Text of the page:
"I have no idea what any purported witnesses think they heard.  There was nothing of substance to be heard, not that I remember."

"You never use the word purported," she said. "What does it mean that you’re using a word you’ve never used?  And why hadn’t you ever mentioned this man before?"

She wanted me to blab, but I had no intention of addressing her creeping doubts and implications.  Did she really expect me to explain why purported had come out of my mouth?  I didn’t want to even think what a supposed argument would have been about, didn’t repeat to myself any words we would have said, if we’d said them, didn’t recall any movements or images, gave her no indication that I had anything to reveal.  I wanted the subject changed, I didn’t tell her, I couldn’t keep going over the same ground and attain any peace of mind.  I didn’t tell her that it was unfair of her or anyone to expect me to fill a void their minds had created without specific knowledge that I had anything to say that would fill it.  They don’t know where he is, I didn’t tell her, but why do they assume I do?  Do I want to be above suspicion? as she said.  Does she?  Of course, she does.  If I asked her she’d be surprised I’d put it to her.

Dawn sat on our bed and sobbed harder than she had in the car.  I accepted her suffering too easily, she said, and looked at it from a distance. In a way I’d disappeared, just like him, she added, not using his name.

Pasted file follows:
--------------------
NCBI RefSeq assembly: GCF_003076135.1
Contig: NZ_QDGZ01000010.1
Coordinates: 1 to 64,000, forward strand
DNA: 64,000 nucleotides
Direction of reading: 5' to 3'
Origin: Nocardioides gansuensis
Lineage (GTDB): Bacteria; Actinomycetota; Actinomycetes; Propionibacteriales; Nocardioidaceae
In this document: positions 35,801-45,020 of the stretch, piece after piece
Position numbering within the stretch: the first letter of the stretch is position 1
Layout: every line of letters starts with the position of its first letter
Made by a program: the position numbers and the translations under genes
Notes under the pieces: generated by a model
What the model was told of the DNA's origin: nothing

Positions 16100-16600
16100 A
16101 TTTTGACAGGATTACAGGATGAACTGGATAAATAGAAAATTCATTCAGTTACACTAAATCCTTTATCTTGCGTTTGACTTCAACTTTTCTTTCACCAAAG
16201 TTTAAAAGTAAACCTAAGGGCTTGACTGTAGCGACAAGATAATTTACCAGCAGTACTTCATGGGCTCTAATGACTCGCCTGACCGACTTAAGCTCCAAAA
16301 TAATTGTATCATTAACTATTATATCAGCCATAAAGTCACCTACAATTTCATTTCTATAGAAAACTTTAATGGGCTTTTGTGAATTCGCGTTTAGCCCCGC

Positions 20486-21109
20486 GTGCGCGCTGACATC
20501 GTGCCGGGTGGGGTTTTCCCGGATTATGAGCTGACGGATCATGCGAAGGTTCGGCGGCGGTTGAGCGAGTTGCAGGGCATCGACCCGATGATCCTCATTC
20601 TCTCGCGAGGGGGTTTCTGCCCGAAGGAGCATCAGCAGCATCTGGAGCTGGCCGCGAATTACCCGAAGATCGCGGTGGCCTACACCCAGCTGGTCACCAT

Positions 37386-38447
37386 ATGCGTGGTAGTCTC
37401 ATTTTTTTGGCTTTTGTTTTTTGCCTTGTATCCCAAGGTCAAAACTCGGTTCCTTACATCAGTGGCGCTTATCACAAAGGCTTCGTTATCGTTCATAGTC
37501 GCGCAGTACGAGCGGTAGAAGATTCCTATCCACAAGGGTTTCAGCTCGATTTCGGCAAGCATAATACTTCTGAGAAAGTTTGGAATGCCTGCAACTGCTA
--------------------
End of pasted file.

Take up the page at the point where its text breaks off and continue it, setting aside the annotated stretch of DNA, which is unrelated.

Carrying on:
I sat at her side and tried to comfort her, held her limp body, put my face in her tears, asked her to stay with me, encouraged that she hadn’t uttered his name.  I didn’t ask her to trust me, fearing she’d see that as asking too much and pull away.

"We’re lost," she said then, her body still, as if she wanted to disappear.

Did she think I’d gotten us lost or that others had done it?  I didn’t ask, because where would her answer have led?  More spilling that would prevent the subject from being closed?

She separated herself slightly from my arms, but her eyes stayed on me, questions in them.  I didn’t want to know what stories her imagination could be feeding her, didn’t let any words I would have said to her pass through my mind.  I released her as she lay back, her gaze lingering on me at first, but then she closed her eyes, avoiding the sight of me, and started to tremble.

I left her alone in the room.  I had nothing to say that would have helped her, and she needed to know it would do her no good to continue questioning me, either with words or the uncertainty expressed in her gaze, and that if she chose to take it further I wouldn’t go with her.  I wanted her to know, but didn’t tell her, that no matter what she did I would never answer her questions.

She has never asked again.